REVIEWS OF RIA'S WORK
The Inconvenient Miracle
Book by Emily Claire Schmitt | Music and Lyrics by Emily Rose Simons | Additional Story by Ria T. DiLullo
"DiLullo’s direction is sharp and shrewd getting credibly fine performances from her cast of eight and making the small stage look filled up by the six students representing the entire school... The Inconvenient Miracle: A Mysterious Birth Musical is both entertaining and engrossing. The cast playing 14-15 years old is quite convincing, throwing themselves into their roles, making the mystical story believable and contemporary...
The show is “High School Musical” meets “Angels in America”—a saccharine sitcom turned awry.
Delivering this tongue-in-cheek tightrope is a stellar cast of earnest performances... Ria T. DiLullo’s breakneck direction keeps everyone as tightly on task as a nun with a ruler; the entire cast is nothing if not in line and on point, infusing character quirks and individualism in a true community, ensemble piece..."
"There is an element of sincerity which brings an irreplaceable strength to any show--when it’s missing, it is unmistakable. The Inconvenient Miracle... has that note of sincerity--along with a lot of fun and an excellent cast... an uncomplicated happy miracle for its audience."
"...a sweet and tuneful musical that ponders over significant questions, performed with gusto by an exuberant company."
"...the company did an excellent job with what they had to work with. Choreography was as exciting as it can be on this size stage... Casting was brilliant. Should this production go on to bigger, more substantial stages, the cast can go right along with it... This made the look of the production unique and striking."
Wendell & Pan by Katelynn Kenney
"True to its mission, The Skeleton Rep explores modern myth in a production of Wendell & Pan by Katelynn Kenney. Directed by Ria T. DiLullo, this production utilizes space at The Tank in a way I’ve never seen before... By using levels (and removing a usual section of the audience), they ensure the magic of the space is captured in both design and movement."
"A spirited cast and a talented director... Ria T. DiLullo’s lively staging adds vitality and fine pacing... The actions all play out on [a] great set that skillfully utilizes the minute stage, managing to add a small-scale epic scope."
Devices of Torture by Carolyn Bennett
"Character combinations abound in this play that are both fabulously funny and fiercely sexy, thanks to Ria T. DiLullo’s knowledge of how to best arrange her actresses. There are men in the world of Devices of Torture, of course, but there are no cisgender male actors. Why would there need to be? The four actresses onstage do a seamless job in transitioning between their Mistress roles and their straight male counterparts... In Ms. DiLullo’s world, there’s no room for caricature or clichés."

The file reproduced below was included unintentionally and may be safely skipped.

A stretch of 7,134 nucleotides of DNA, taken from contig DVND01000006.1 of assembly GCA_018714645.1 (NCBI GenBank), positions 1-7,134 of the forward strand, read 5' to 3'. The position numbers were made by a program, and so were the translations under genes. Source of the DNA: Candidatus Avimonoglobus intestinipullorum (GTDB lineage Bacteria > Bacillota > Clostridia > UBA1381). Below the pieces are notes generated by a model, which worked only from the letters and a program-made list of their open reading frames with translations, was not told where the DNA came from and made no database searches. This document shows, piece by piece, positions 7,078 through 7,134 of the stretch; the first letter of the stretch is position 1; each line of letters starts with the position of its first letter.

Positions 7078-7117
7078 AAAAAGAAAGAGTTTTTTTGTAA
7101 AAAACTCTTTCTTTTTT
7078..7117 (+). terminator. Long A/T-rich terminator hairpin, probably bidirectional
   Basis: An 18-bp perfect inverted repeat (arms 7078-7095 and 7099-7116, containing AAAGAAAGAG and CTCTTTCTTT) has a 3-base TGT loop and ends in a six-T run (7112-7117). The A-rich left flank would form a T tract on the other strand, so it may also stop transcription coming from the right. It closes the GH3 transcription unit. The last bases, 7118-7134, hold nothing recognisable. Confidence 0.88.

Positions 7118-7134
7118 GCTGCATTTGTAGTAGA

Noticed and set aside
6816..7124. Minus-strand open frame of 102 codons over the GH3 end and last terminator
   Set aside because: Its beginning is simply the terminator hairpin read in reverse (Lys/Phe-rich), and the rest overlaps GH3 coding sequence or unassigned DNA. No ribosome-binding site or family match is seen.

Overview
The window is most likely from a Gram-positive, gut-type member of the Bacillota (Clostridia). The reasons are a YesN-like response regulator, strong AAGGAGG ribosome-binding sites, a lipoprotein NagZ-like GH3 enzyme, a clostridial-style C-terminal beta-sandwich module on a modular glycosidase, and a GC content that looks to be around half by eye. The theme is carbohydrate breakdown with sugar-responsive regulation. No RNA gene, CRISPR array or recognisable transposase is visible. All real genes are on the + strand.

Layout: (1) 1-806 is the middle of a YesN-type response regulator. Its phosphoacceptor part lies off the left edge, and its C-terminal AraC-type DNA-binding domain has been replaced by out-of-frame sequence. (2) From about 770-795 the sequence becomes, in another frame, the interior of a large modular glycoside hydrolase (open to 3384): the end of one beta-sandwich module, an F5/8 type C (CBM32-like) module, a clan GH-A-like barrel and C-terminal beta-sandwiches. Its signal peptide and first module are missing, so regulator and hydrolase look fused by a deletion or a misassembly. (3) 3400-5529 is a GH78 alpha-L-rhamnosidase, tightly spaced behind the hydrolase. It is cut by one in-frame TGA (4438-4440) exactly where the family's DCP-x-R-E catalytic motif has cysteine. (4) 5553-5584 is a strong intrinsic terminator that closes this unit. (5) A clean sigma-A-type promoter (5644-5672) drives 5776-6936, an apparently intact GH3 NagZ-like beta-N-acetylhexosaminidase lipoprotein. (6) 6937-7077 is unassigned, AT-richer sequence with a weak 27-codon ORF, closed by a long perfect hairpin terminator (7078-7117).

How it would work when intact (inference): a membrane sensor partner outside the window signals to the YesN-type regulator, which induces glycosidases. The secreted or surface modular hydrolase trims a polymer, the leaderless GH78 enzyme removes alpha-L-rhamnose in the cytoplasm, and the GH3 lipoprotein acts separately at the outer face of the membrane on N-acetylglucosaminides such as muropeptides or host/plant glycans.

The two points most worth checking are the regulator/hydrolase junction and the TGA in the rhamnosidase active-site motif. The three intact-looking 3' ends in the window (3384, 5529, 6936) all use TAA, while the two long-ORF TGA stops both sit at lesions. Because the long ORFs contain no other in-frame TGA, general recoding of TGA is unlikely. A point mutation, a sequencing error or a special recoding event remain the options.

"Devices of Torture is an enthralling work, performed by a talented and engaging cast. The depravity in Caroline Bennett's darkly humorous script is deeply satisfying, especially for those needing a laugh during the current political climate. Jampol and Poett are particularly impressive during their scenes of dramatic conflict, but each cast member successfully tackles both the dramatic and comedic moments in the script."
Hungry by Lia Romeo
"Lia Romeo’s writing and Ria T. DiLullo’s direction are generous, allowing for both the actors and the audience to play. We not only get to suspend our disbelief, we get to indulge in fantasy and make-believe! We treat ourselves to the mysterious and the mystical..."
Whatchamacallit: A Play About Jesus by Emily Claire Schmitt
"Ria T. DiLullo’s direction blends the play’s quirky relationship between the realistic and fantastical. The set’s main centerpiece is a cartoonish crucifix on the back wall. One of Abigail’s (many) strange habits is before she can deliver God’s message she must be both elevated and facing this crucifix no matter where she is on stage. A character who takes herself too seriously throwing herself at a crucifix devoid of seriousness makes for some hilariously smart moments."
Awake & Love by Britton Buttrill
"Buttrill and his adept director Ria T. DiLullo are too smart to let the period setting become precious. Rather than resting on anachronistic humor via the telling of a scriptural tale in a modern setting, they let the biblical narrative seep into the bedrock of their historic/mythic New York, turning into a landscape as big as ancient Israel."
We Are Samurai by Daria Marinelli
"...beautifully directed by Ria T. DiLullo who has a real propensity for fully utilizing space...the in-tuneness of these performers...is remarkable...The actors are uniformly excellent...We are Samurai is unconventional...striking on many levels."